Initial pilots have produced promising results, but big players remain on the fringes of implementation.
It’s virtually impossible to escape blockchain these days. Once the sole preserve of cryptocurrency enthusiasts and tech geeks, blockchain technology is now being talked about within every industry - and the media and broadcasting spaces are no exception.
Over the last year or so, interest in blockchain has exploded throughout the sector. New blockchain-based startups have emerged onto the scene and existing players have spun up projects to investigate the technology. But with a year of seemingly non-stop blockchain hype behind us, how mature is the level of adoption within the industry?
The easiest way to answer that is to look at the companies who are actually using it, and there’s a broad range of businesses currently doing so. The early adopters, as in most other industries that are looking at blockchain, are generally passionate startups who deeply believe in the technology’s revolutionary potential.
“We’re in a fast-growing period right now and we’re in the process of onboarding some new films.” FilmChain
One such startup is FilmChain, a company which launched last year and has already racked up a considerable number of partners. Effectively a smart contracts platform, FilmChain uses the Ethereum blockchain to automatically create and execute schedules for the payments of license fees and royalties, as well as offering creators easier insight into which territories and distribution channels are most receptive to their content.
“We’re in a fast-growing period right now and we’re in the process of onboarding some new films,” a representative for the company tells IBC365. “Our clients include Eurimages Council of Europe, Film Fund Hamburg, Bulgarian Film Centre, Arte and Golden Globe-winning producers. We have films that have already started recouping revenues on our platform and whose producers have become our ambassadors, films that are onboarded on FilmChain and about to be released for distribution and films we’re finalising the legal documents for at the moment and are about to be on our platform.”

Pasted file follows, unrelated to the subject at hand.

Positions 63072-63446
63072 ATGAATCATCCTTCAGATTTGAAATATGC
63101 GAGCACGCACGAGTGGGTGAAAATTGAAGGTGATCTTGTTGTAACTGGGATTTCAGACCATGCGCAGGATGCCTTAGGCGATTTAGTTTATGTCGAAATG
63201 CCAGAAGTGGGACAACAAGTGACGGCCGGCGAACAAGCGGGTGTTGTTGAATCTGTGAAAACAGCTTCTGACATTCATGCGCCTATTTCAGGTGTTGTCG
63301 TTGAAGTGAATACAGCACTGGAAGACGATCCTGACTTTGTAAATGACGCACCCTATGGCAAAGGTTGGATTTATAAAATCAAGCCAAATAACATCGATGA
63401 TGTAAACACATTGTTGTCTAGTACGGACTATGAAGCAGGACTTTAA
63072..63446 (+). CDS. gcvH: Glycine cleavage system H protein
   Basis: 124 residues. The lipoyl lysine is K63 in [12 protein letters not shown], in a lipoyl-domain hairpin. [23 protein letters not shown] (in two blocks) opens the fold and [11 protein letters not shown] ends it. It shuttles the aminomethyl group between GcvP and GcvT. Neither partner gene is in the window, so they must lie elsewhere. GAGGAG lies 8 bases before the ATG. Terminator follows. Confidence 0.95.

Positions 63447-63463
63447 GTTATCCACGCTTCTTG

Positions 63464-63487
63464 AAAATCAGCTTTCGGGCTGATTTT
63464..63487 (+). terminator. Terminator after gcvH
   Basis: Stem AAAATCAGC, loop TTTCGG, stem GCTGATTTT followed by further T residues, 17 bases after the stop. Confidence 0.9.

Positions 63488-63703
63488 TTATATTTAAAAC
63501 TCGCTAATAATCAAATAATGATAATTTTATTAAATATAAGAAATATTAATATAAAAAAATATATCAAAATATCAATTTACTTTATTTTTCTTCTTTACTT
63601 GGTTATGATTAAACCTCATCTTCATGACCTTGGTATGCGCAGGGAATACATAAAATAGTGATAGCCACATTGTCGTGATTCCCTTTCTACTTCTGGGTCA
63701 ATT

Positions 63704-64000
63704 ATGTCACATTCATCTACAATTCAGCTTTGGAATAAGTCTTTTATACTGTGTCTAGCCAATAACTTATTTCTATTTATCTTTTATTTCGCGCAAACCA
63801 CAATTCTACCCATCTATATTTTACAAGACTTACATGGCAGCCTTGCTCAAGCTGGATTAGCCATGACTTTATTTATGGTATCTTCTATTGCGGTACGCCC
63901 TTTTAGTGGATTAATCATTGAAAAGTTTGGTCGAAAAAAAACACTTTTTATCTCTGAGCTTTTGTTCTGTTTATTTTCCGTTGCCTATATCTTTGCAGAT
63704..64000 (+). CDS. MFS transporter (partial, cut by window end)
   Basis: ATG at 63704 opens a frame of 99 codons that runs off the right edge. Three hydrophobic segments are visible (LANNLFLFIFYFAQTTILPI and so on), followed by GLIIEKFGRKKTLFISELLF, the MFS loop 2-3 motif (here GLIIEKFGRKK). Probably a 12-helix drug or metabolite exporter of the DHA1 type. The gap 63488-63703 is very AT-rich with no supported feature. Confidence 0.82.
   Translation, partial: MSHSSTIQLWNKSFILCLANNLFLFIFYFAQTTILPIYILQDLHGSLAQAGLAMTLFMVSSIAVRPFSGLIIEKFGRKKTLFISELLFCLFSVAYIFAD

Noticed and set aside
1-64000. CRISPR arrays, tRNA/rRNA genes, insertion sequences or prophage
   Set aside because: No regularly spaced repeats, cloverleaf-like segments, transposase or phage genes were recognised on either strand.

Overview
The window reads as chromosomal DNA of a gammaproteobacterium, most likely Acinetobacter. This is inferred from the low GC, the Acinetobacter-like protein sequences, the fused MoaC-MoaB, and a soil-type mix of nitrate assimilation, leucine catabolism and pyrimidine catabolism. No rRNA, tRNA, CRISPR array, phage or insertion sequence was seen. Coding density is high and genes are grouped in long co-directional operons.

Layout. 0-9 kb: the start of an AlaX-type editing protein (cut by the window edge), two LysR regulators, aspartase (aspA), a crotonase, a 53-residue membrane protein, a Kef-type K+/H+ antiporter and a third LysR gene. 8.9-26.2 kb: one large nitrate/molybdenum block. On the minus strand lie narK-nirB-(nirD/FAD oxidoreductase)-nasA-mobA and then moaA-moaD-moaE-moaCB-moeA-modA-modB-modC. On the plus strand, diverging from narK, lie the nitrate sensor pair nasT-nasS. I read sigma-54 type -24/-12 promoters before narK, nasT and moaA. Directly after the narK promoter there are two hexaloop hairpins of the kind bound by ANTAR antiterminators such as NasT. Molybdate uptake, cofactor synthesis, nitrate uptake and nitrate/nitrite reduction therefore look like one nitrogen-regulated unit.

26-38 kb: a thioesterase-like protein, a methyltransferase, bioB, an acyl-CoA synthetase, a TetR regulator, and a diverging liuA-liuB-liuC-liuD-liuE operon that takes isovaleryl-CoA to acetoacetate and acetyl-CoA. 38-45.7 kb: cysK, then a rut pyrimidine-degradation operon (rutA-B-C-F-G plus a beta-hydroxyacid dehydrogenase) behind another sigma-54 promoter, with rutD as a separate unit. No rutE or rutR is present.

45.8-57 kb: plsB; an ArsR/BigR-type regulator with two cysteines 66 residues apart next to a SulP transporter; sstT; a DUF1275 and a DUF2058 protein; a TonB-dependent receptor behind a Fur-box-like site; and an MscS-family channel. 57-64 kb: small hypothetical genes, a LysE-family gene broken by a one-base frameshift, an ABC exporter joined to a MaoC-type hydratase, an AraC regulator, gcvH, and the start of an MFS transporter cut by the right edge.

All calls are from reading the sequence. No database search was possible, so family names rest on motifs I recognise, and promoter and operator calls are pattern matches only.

This business model is a combination of three of the most popular use-cases for blockchain within the media industry: data analytics, smart contracts and rights management. ImageRights International, for example, uses blockchain to instantly and indelibly link photographers’ images the registration number given to them by the US Copyright Office, allowing them to quickly detect and claim compensation for unauthorised use.
Music rights management platform Blokur has a similar raison d’etre, using blockchain to ensure that artists are paid promptly and fairly when their work is used by third-parties. The platform boasts major music labels including Universal, Warner and BMG, as well as 50,000 songwriters and 7,000 music publishers.
Groupe Média TFO, a Canadian government-funded public media organisation, ran a pilot programme last year to explore blockchain’s potential for things like smart contracts.
“When we initially thought up the project, it was for the purpose of our own internal operations,” Groupe Média TFO director of digital products Ulrich Dessouassi told CMF Trends. We asked ourselves how we could apply the blockchain to optimize our own internal flows, but we quickly realized that the problems we were facing were the same problems that our industry partners were facing.”
“TFO is at once a producer, a co-producer and a content broadcaster, so we cover quite a wide swath of the industry… The ultimate goal was to create a solution that was viable not only for TFO, but also for the entire industry.”